Touchdown in Atlanta: Human Mobility During The Big Game

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At Unacast we are constantly looking for opportunities to understand Human Mobility and unlock location data capabilities. One such initiative is to have a dedicated day at work where our teams look at real world use-cases deriving insights from our data.

One of these days we focused on a use-case from February 3rd, The Big Game.

2019 was the first time Georgia’s capital city hosted America’s favorite game in the brand new Mercedes Benz Stadium. We know this game day resulted in an incredible amount of travel to Atlanta for this much awaited weekend. However, what interested our team in Oslo most was how this game affected the activity around the stadium.

Activity around Mercedez-Benz stadium from 5 PM (black) to 11 PM (yellow) on February 3rd, Game Day.

State Distribution of Visitors to Stadium

Mercedes Benz Stadium has a seating capacity of around 71,000, and our data gives us a certain coverage of the visitors to stadium. Understanding this, we played with the data and did some analysis. First, we looked at the state distribution of visitors to the stadium. 30% of the visitors were from Georgia, while the remaining 70% of visitors were from other states. Additionally our data showed that the proportion of visits from California and Massachusetts ranked second and the third respectively, which aligned with the teams who made it to the big game, the Los Angeles Rams and New England Patriots.

Influence of Game on Local Market Place

To understand the effects the game made on visits to Atlanta, we created “Circles of Influence,” grouped venues based on their distance to Mercedes Benz Stadium. Our data shows that there was an increase in visits to venues that were very close (less than 1 km) to the stadium on both the day before and after the big game. The day before the game, visits were also high for venues that were less than 3 kms away, which can be attributed to hotel and tourist attraction visits.

Resident vs Tourist Behavior Using Top Visits

Next, we looked at venues within a 10km radius to the stadium to see if there was an increase in visits a bit further out. Below you can see the share of visits for an individual weekend and the total combined visits of the big game and the weekend previous.

Venues with top percentage increase. The increase for Centennial Olympic Park is around 4%, while for Waffle House it is around 1.3%.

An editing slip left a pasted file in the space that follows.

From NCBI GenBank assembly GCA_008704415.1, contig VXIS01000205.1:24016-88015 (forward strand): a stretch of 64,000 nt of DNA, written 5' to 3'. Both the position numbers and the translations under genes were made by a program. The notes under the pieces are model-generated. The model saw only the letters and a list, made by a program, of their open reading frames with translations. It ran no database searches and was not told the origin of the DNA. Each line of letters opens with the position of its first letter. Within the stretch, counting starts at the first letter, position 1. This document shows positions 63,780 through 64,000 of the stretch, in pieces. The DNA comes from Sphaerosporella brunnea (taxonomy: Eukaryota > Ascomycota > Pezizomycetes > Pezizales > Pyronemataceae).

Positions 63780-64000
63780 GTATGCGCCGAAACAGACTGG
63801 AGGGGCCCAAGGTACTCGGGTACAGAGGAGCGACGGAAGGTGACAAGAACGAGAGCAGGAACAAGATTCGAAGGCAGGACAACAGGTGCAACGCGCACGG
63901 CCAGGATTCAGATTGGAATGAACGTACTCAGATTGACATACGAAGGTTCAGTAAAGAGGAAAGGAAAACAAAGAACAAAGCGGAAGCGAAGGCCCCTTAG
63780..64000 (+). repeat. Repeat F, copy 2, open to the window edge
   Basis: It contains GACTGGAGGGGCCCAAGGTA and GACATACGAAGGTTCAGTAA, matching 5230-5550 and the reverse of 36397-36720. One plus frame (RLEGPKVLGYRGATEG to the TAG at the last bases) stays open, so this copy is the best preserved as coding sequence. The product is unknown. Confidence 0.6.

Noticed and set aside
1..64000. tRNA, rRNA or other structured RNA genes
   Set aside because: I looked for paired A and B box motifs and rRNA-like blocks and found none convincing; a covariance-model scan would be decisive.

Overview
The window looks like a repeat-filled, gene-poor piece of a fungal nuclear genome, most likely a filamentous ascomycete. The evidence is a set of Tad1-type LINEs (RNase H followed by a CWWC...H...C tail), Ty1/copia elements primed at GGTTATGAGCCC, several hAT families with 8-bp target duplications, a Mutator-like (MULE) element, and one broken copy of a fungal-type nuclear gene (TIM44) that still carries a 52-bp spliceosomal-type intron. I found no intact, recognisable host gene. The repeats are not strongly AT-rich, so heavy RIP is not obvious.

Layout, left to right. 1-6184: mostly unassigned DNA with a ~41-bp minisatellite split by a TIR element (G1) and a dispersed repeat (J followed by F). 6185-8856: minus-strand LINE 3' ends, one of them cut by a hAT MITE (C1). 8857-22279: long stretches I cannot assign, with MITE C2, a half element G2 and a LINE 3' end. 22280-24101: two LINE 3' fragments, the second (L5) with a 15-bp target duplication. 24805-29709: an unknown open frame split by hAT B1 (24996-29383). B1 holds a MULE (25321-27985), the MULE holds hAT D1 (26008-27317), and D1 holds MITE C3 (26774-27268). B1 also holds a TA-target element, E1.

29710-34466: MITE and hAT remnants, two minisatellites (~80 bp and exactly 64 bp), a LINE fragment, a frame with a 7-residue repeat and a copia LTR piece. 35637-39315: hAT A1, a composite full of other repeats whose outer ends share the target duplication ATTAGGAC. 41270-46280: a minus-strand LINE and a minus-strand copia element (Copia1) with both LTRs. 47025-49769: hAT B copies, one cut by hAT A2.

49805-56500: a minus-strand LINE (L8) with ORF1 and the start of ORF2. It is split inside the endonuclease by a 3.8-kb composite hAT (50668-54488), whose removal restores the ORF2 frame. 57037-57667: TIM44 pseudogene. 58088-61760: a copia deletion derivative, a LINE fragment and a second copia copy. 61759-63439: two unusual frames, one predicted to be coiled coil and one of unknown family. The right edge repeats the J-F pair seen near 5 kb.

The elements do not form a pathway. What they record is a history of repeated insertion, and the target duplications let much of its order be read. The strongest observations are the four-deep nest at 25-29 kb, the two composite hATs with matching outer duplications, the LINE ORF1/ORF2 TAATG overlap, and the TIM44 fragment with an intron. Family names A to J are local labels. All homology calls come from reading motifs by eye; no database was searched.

Seeing this data spurred some curiosity to see if there was a difference in venues visited by residents of Atlanta, and venues visited by tourists. We determined if a person was a resident of Atlanta by using our HomeWork Dataset, which profiles homes and works locations and can be used to check corresponding state and county.

We noticed that by plotting top visits by residents vs tourists, we could see a few patterns emerge. Venues with top visits by residents were groceries stores, like Publix Super Market, Kroger, Walmart, while venues with top visits by tourists were attractions like the Omni Atlanta, Hyatt Corp and Park Bar. Both tourists and residents saw an increase in visits to Subways and McDonalds food chains.


We can clearly see the impact of the game on local venues, with an increase in visits around 50% compared to previous weekend - this should correlate with increase in revenues as well. There was a 50% increase in visits to restaurants, while visitation to hotels and motels increased 56%, grocery store visits increased by 62%, and service stations saw 54% more visits compared to previous weekend. While visits rose overall, residents and tourists were more likely to frequent different locations, with residents stocking up their fridges and popcorn bowls by visiting grocery stores and tourists checking into hotels and bars.

Want to learn more? Keep reading to learn more about insights on how a concert changed city patterns in Oslo.


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